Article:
Writer’s Block, or the inability to put words to paper, is spoken of so often within the writing community that there is almost a presumption that you must experience it to be a writer. The symptoms of Writer’s Block vary, but include anxiety, stress, self-consciousness, lack of preparedness, lack of interest in the subject matter, and so on. The suggested solutions are just as varied–everything from therapy, to a jog around the track, to a ham sandwich. However, much of what is written about the subject presupposes that you might be a student or up and coming writer. But you are neither–you are a mature adult and at least old enough to be the parent , if not the grandparent, of that younger writer-blocked group. You have finally begun to write your long considered novel, maybe after raising children, or completing the most financially demanding decades of your life, or, perhaps, after entering retirement. The one thing that distinguishes you, then, from many of the younger class, some of whom may be writing for a grade, or searching for a field of endeavor, is that you want to write. This is not a task or an assignment; this is not a job; this is the fulfillment of your longtime dream to write. It gives you an important difference in perspective.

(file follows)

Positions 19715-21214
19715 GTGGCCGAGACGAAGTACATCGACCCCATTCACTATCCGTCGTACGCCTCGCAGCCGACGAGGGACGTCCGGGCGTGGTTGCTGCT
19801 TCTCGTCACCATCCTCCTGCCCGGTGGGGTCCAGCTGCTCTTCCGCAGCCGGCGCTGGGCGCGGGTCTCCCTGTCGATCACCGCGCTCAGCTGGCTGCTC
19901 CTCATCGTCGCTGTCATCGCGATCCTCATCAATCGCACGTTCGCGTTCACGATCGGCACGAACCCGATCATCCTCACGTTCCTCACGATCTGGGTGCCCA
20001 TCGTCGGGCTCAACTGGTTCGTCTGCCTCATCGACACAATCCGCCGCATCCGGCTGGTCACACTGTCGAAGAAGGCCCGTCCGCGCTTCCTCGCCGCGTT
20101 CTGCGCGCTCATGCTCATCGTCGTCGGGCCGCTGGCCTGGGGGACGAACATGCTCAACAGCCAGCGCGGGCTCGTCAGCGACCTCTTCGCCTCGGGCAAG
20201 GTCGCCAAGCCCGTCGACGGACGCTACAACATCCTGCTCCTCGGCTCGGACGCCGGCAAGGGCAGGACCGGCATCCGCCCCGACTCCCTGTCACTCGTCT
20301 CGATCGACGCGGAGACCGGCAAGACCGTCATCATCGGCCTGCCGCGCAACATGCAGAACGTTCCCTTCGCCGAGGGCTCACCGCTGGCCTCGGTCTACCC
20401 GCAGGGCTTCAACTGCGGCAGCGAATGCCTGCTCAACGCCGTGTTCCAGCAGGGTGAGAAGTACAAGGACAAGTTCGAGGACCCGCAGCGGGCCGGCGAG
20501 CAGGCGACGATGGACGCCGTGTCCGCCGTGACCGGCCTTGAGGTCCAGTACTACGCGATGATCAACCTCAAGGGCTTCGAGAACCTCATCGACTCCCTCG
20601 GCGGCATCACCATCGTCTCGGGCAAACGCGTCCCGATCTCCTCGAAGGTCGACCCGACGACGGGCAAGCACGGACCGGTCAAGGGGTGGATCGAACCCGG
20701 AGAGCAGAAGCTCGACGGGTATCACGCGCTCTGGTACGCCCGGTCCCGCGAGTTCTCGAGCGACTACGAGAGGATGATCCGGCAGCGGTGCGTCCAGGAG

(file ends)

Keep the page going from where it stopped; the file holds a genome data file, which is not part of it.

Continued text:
I had always read much about Writer’s Block before writing Clarity… So, I was more than a bit surprised that I never, not once, found myself in the midst of a debilitating writer’s block in writing a 500 page novel. On the contrary, my problem was not in thinking of the next thing to write, but in sorting out the story options that came to me, sometimes Gatling Gun style, in the middle of a paragraph, or at the beginning of a chapter. So a question materializes: How could my experience be so different from an expectation of Writer’s Block that seemed so certain that it is almost a proverb? Consider if you will, the bright young writers in the act of writing their first novels. Much of the writing is necessarily a fabrication, something not experienced but, rather, conjured up in the mind. It is the need to fabricate a substantial part of everything that will be in the novel that, I believe, is the well that runs dry. On the other hand, consider the much deeper well of human experiences an older group of writers has to draw upon–it is the preventative penicillin against Writer’s Block. Just how many more interactions of all kinds, good and bad, have you had over someone just half or a third of your age. The point is that you have a world of experiences just waiting to be called upon. Open you mind to these recollections, allow them to work their way within your thinking and be amazed, as was I, at how your life’s experiences will give you story lines and characters that will feel real when read…because they are.
Next week’s blog: Which of my story ideas should I write first?
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R. Scott Franklin, Author, Clarity is Dying